It was as if a spotlight was shining directly on the bicycle. It was bright blue and Agnes knew she had to have it immediately.
“David! Oh, David please. I need that bike.” She wrapped her hand on his elbow and led him to the wall of the thrift shop.
David smiled, enjoying the sudden smile on his wife’s face. He was glad her mother had volunteered to watch the baby so they could have dinner just the two of them. It seemed just the break that Agnes needed. After dinner she’d asked if they could walk downtown for a while, and David thought he saw a hint of the old Agnes.
“It’s a nice looking bike,” David said.
“Nice looking? It’s beautiful.” Agnes breathed the words as she ran her hand over the mostly white handlebar. “Do you know what this bike could do for me? Do you know what this bike means? I could go anywhere. I wouldn’t be stuck at the house all the time.”
David glanced at the price tag, “That does seem like a good idea.”
Agnes’s voice was dreamy, she didn’t take her eyes off the bike. “I could drop off the baby at Elise’s and ride all over town, finding places to sketch. I’d have…freedom.”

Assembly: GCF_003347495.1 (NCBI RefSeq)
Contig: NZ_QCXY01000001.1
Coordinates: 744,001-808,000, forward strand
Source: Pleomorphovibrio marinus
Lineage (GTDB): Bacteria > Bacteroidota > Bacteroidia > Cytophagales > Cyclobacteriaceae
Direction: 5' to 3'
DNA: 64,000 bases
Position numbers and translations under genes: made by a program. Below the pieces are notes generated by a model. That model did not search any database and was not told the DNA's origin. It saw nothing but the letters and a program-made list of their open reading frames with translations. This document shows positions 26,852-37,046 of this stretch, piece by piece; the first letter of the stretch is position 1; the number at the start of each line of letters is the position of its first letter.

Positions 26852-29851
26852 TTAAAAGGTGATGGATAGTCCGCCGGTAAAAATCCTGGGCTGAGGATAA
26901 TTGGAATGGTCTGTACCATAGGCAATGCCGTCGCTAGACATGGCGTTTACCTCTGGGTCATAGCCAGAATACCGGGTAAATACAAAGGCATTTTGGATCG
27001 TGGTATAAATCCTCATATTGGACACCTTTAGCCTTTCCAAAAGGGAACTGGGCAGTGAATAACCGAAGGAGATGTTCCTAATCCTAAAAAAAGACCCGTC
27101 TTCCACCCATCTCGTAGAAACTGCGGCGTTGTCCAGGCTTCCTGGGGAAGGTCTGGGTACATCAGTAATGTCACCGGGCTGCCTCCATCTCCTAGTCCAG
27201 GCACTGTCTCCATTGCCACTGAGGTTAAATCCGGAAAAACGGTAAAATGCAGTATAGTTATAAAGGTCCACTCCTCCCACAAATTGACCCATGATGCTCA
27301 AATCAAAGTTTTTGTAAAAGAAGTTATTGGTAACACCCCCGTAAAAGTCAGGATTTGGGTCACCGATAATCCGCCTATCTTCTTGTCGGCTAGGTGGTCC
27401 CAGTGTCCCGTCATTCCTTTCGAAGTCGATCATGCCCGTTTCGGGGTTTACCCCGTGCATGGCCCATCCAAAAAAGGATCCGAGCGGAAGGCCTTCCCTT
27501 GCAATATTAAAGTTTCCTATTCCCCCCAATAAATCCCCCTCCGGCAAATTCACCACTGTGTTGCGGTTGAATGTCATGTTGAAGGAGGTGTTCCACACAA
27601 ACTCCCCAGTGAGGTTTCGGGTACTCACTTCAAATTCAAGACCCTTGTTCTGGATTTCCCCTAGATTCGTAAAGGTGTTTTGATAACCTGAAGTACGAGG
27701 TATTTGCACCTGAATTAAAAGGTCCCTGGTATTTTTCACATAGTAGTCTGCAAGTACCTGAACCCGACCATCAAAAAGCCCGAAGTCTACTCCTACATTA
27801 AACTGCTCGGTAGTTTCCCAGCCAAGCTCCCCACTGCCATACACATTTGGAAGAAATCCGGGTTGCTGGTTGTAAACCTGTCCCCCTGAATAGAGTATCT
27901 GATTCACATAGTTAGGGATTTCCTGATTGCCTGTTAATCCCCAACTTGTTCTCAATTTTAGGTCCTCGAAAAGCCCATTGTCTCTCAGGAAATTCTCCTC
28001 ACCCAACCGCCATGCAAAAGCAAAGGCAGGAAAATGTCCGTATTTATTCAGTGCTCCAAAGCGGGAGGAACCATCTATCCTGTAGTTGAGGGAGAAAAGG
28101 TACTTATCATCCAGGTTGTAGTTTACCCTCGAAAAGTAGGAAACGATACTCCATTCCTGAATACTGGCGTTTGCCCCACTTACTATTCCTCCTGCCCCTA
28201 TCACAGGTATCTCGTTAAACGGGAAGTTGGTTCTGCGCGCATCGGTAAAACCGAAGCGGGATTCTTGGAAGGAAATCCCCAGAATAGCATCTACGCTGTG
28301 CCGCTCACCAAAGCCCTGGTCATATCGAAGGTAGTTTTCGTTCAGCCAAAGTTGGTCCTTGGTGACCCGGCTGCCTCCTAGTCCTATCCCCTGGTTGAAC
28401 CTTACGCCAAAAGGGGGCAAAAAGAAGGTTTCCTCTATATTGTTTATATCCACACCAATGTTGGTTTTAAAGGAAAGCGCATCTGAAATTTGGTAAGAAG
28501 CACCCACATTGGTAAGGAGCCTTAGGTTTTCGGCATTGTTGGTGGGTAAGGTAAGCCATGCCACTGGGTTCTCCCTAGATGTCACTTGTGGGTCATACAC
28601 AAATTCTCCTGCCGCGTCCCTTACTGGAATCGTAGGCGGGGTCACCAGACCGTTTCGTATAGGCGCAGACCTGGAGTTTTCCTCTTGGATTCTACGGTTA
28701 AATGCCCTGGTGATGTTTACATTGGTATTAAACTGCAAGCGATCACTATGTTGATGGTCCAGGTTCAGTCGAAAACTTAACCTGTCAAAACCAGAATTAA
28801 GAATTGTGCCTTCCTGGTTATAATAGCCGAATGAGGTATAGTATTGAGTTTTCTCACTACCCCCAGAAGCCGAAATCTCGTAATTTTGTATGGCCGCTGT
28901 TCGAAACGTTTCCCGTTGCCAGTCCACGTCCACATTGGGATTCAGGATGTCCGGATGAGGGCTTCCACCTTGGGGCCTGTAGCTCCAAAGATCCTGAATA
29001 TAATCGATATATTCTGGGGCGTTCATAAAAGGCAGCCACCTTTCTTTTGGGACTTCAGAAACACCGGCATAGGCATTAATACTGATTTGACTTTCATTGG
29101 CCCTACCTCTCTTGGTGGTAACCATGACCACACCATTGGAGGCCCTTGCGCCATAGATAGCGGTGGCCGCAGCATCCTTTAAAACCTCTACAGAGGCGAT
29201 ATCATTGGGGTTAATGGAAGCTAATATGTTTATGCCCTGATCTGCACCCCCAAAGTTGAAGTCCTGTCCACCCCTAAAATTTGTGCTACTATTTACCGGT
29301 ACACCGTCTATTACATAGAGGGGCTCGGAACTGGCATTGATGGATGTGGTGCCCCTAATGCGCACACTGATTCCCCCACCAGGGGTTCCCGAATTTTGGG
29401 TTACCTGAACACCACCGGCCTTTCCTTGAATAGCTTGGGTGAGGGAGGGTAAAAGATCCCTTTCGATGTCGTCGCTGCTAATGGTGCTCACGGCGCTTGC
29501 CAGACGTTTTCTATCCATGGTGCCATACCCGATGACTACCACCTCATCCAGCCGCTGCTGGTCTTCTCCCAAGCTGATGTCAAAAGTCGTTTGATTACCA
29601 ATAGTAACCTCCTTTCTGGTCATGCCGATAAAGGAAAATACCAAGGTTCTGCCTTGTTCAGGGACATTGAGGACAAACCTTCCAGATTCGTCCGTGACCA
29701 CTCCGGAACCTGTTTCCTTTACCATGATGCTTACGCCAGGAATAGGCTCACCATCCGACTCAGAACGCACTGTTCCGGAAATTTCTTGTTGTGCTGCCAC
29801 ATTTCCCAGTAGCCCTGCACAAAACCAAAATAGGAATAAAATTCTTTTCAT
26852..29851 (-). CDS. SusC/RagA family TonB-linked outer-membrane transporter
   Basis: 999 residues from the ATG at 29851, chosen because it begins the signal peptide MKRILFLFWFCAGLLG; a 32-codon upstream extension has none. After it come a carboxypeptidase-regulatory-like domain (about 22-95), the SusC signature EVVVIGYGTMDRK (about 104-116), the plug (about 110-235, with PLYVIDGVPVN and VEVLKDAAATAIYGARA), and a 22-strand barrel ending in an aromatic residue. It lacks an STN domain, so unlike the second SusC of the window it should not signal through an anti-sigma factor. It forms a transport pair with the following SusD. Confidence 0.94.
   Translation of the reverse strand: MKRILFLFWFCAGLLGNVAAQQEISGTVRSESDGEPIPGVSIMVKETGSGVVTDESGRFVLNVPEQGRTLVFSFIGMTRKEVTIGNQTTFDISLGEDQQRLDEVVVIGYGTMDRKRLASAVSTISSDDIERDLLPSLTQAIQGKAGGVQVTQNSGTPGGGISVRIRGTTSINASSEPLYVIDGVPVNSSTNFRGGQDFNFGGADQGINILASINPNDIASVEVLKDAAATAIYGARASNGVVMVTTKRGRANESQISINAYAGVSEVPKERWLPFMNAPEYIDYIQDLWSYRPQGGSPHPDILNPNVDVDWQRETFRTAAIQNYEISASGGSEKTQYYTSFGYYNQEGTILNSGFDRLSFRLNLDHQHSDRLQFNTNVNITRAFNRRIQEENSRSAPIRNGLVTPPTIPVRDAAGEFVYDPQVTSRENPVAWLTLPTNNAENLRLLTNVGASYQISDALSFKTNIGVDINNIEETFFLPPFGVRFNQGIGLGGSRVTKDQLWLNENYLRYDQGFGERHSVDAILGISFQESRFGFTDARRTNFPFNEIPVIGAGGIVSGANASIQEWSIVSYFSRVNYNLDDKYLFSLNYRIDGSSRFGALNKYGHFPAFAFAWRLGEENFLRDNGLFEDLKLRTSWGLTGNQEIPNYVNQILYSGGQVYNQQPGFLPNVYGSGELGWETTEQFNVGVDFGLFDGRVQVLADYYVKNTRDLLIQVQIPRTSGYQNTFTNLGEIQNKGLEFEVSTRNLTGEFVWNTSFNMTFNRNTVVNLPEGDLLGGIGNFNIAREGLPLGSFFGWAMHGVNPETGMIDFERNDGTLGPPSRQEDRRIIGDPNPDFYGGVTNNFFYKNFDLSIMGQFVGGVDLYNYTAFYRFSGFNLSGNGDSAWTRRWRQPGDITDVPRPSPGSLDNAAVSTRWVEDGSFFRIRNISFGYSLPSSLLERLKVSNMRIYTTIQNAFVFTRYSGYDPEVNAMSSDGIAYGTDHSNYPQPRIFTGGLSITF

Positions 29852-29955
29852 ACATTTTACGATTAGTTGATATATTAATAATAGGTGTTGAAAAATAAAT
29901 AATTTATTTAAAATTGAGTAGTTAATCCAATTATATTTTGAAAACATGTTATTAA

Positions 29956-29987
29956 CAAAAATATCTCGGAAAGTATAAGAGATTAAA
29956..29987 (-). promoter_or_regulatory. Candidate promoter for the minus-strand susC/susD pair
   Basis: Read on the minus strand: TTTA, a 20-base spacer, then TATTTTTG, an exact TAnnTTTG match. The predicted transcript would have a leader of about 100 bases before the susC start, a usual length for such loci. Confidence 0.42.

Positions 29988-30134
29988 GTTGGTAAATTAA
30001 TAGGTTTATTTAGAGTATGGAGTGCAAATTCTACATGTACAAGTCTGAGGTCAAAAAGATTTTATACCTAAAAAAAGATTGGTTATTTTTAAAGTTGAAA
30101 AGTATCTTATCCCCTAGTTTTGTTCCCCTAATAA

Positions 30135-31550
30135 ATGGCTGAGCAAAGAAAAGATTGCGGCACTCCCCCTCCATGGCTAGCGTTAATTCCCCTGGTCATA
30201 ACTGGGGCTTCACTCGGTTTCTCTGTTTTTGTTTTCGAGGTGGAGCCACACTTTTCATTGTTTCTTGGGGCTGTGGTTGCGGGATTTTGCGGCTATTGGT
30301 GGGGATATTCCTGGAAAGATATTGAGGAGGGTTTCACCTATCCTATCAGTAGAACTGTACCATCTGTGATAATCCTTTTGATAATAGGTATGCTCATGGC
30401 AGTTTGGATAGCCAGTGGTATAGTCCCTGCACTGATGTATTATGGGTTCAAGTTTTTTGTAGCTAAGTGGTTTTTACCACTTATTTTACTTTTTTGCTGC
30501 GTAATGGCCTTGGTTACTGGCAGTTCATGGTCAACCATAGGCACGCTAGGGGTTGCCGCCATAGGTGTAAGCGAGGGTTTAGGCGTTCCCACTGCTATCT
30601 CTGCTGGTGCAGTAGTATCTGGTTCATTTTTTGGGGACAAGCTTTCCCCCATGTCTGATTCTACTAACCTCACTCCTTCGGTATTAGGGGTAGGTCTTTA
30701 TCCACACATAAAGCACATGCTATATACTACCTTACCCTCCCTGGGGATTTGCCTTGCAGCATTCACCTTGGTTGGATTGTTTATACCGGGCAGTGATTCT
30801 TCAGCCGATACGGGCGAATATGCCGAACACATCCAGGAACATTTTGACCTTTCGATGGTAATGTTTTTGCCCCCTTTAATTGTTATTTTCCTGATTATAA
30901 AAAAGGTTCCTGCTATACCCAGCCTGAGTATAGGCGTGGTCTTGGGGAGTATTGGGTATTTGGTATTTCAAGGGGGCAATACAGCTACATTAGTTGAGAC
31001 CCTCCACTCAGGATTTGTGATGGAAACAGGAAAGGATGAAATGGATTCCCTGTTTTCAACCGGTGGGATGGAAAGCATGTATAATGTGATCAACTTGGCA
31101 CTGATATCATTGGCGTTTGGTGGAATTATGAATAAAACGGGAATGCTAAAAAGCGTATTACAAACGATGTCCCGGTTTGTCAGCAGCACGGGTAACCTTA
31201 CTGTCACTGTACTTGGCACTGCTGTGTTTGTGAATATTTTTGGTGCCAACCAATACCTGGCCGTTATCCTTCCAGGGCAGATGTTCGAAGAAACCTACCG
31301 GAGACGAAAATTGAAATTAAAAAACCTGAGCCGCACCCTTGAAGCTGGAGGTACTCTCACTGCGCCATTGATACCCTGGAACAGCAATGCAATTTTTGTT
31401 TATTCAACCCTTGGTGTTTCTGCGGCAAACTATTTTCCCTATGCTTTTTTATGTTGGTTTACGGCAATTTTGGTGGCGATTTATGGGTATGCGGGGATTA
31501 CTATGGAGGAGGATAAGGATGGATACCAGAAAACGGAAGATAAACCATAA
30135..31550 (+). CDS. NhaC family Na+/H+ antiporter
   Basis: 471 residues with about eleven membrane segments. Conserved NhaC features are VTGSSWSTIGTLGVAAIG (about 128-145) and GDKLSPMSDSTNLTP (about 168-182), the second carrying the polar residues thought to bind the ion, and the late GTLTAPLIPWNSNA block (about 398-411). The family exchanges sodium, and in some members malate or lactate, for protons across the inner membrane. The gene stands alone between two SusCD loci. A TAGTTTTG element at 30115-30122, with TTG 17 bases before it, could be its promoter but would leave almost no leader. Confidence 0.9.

“You know they make seats that you can put on the back of the bike, so you could even take Mattie with you.” David was brightening at the idea.
Agnes’s left eye twitched, but she kept looking at the bike. “Oh please, David? Please can I get the bike?”
David smiled, “Of course you can sweetie.
Agnes kicked the kickstand up and stretched her leg over the bicycle. She rode the the bike to the front register, David walking behind her. He watched her glide down an aisle of kitchenware, her legs stuck out and her head pointed towards the ceiling. He could see her eyes were closed. For the first time since Matilda was born, he could see that she was finally relaxed.
This piece was written as a part of my fictional work-in-progress, Finding Agnes. You can find more from Finding Agnes here.
Red Writing Hood is a weekly writing meme from the Write on Edge community. Constructive criticism is appreciated.
This week’s Red Writing Hood prompt: This week, your prompt is a simple concept that can be fraught with complication. You have 400 words to write a fiction or creative non-fiction piece about freedom, in any way that makes sense to you.
Photo courtesy Monica Arellano-Ongpin. It has a Flickr Creative Commons attribution license.